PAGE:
WR Nelson Often Made Big Impact


In the eyes of Packers scout Lenny McGill, Kansas State receiver Jordy Nelson didn't have a signature, standout game at the collegiate level.

He had a whole bunch of them, and his consistent, go-to production led to a high evaluation from the Packers, who drafted Nelson with their first selection, the 36th overall, in Saturday's NFL Draft.

"For me this was one player that there wasn't one game," said McGill, who scouts the Central Plains region for Green Bay. "Week in and week out he was consistently just making plays, on a team that really didn't have a lot of offensive weapons.

"Teams they played against, it was their focus to stop Jordy Nelson. You basically stop him, you beat Kansas State, and in spite of all that, week in and week out he would make plays. Every week he did his thing."

Particularly last year as a senior. In 2007, Nelson earned consensus All-American honors with 122 receptions for 1,606 yards and 11 touchdowns. The reception and yardage totals both set school records, while the number of catches also set a Big 12 Conference mark and the yardage number ranks second in league history.

Nelson's consistency was reflected in catching eight or more passes in 10 of 12 games, and 10 or more passes six times. He also topped 100 yards eight times, and in three of the other four games, he had at least 90.

"Everything that he does, we think he does very well," receivers coach Jimmy Robinson said. "He's solid, catches the ball extremely well, very good run after the catch. You see the size of him, he blocks well. To a man, everybody is very high on Jordy."

The Packers took Nelson with the 36th pick after trading their first-round pick at No. 30 overall to the New York Jets. In the trade, Green Bay picked up a fourth-round pick, No. 113.

This marks the first time in 22 years and just the third time in team history the Packers didn't actually select a player in the first round. The previous two times, in 1986 and 1975, the first-round pick was traded away for veteran players Mossy Cade and John Hadl, respectively.

Nelson becomes the fourth receiver GM Ted Thompson has taken on the first day of the draft in the last four years, following second-rounders Terrence Murphy in 2005 and Greg Jennings in 2006 and third-rounder James Jones last year. He also follows all of those players in terms of being a high-character individual with no off-field issues in his past.

The Packers are hoping he'll add to the depth of the receiving corps, which in addition to starter and Pro Bowler Donald Driver also includes Ruvell Martin, Koren Robinson and Shaun Bodiford.

"I think he adds quality to our group, and we like our group," General Manager Ted Thompson said. "I don't think you could ever stop trying to push the envelope and make the group better, and I think he will. He has a chance to."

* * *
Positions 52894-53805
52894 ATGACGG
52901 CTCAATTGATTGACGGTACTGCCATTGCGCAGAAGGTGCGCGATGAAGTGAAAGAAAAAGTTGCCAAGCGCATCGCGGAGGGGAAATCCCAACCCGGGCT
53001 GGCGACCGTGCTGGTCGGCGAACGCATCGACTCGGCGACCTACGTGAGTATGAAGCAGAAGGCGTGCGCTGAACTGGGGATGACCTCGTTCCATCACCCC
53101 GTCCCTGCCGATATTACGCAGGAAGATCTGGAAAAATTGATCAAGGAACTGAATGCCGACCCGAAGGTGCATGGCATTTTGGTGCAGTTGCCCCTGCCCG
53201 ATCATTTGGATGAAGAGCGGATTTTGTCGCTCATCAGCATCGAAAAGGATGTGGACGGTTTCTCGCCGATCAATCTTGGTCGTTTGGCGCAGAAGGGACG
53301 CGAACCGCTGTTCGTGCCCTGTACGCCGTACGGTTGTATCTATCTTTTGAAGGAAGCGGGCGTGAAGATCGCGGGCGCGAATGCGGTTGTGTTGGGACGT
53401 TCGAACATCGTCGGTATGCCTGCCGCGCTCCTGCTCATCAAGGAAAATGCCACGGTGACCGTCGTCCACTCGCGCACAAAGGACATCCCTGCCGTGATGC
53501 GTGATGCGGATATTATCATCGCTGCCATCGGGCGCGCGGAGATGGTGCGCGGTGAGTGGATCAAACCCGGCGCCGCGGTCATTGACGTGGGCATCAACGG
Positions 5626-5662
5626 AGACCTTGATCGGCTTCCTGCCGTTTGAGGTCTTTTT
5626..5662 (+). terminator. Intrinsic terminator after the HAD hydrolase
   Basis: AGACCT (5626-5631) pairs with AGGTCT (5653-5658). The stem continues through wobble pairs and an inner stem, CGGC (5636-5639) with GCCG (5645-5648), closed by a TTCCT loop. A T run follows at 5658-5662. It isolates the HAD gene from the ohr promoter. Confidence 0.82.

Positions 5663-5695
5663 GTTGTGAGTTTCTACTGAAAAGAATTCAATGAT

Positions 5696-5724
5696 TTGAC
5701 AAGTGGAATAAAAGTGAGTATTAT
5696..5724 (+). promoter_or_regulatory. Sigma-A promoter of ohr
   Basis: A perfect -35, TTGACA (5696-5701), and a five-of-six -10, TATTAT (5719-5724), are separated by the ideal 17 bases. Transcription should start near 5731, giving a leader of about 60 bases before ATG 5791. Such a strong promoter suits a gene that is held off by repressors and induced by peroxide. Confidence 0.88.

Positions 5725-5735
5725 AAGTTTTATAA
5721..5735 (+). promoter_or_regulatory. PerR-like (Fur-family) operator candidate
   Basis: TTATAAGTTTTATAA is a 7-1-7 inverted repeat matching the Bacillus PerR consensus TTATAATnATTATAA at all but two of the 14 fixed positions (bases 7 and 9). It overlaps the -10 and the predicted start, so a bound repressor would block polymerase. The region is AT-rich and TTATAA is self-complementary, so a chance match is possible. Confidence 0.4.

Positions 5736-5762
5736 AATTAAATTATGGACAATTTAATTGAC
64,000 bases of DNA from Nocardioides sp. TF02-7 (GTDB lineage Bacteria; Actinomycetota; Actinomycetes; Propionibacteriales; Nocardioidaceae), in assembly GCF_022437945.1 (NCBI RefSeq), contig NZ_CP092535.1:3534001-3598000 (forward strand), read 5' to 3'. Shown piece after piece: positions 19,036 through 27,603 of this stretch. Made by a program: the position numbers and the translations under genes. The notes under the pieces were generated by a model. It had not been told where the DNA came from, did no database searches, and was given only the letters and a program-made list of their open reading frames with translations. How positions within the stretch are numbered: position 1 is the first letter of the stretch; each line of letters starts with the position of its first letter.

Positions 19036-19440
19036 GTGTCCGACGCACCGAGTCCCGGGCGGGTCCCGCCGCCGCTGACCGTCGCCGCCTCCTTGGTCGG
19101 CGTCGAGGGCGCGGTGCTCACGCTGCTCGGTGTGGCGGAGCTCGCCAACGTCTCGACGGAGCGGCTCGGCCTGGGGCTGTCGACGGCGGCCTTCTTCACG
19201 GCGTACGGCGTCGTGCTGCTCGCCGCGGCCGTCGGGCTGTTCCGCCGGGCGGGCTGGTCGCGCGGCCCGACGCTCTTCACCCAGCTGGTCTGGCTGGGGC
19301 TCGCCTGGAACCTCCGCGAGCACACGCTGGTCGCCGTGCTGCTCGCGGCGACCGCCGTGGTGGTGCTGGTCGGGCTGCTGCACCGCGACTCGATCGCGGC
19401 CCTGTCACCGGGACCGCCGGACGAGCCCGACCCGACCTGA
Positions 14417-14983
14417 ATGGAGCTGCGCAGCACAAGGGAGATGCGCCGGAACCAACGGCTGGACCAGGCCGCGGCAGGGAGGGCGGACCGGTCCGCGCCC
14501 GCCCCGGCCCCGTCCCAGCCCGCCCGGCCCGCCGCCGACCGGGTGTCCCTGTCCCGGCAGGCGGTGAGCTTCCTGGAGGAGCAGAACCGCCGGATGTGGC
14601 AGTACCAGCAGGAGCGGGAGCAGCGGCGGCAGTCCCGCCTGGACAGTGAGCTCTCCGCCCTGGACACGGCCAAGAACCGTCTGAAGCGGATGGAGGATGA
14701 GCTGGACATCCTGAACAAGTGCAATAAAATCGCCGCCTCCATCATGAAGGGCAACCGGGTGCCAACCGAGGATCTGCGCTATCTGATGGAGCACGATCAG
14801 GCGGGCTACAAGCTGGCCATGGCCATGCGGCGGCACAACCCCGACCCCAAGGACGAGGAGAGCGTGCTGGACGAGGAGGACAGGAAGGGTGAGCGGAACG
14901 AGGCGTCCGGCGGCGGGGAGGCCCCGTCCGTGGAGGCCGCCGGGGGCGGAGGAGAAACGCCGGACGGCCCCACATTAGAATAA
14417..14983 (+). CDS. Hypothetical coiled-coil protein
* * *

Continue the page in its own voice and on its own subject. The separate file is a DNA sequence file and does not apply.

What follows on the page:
Thompson added that he had an eye on Nelson for a while and was impressed watching film of his dynamite senior season and seeing his abilities on slants, in traffic, and going up for contested throws.

"The more you watch of him, the more you like him," Thompson said. "I don't know how many drops he had but it couldn't have been more than a handful for the entire year."

Nelson showed plenty of run-after-the-catch ability at Kansas State, making him a good fit with this team, which finished in the top two in the league in yards after the catch each of the last two years.

Lining up mostly in the slot in a spread offense, Nelson used his size (6-2 1/2, 217 pounds) and strength to separate from defenders both before and after the ball arrived.

"That's something I've developed over my years at K-State, being able to make a couple guys miss right off the bat and get vertical," Nelson said. "That's something I focus on a lot.

{sportsad300}"I try to get what I can right away, not waste any time, and I think at the next level where the speed is even faster than what it is in college, that's real important not to waste a lot of time dancing around, and just get vertical and get the ball north and south."

With a 40-yard dash time in the 4.5 range, Nelson (who was the third receiver taken early in the second round after none were selected in the first round) was rated lower than a handful of other receivers with faster times.

But the Packers don't see Nelson losing a lot of foot races, and the size and speed combined make for an attractive package. As evidence, he had just five punt returns last season, but he took two of them for touchdowns, from 89 and 92 yards away.

"When you're 6-2, 220 pounds you don't have to run 4.4 or 4.3," McGill said. "The important thing about him is he has functional quickness. Very few receivers run a legitimate 4.3, 4.4 in the NFL. 4.5 is running, and when you're 6-2 and as big as this kid is, I think 4.5 is good enough speed.

"One thing about him is he lined up in the Big 12 Conference against pretty good competition, and week in, week out the kid made plays. Whether his timed speed was 4.5, when he lined up against some of these top corners, he had no problems getting open and beating them, so I think his speed won't be an issue."

One of those top corners was Kansas' Aqib Talib, a first-round draft pick of Tampa Bay (No. 20 overall). Though he wasn't matched up against Talib the entire game, Nelson had 10 catches for 137 yards and a touchdown in that contest. The TD came on a go-route against Talib.

"This is not a slow receiver," Robinson said. "He'll have his share of running by guys, I feel certain of that."

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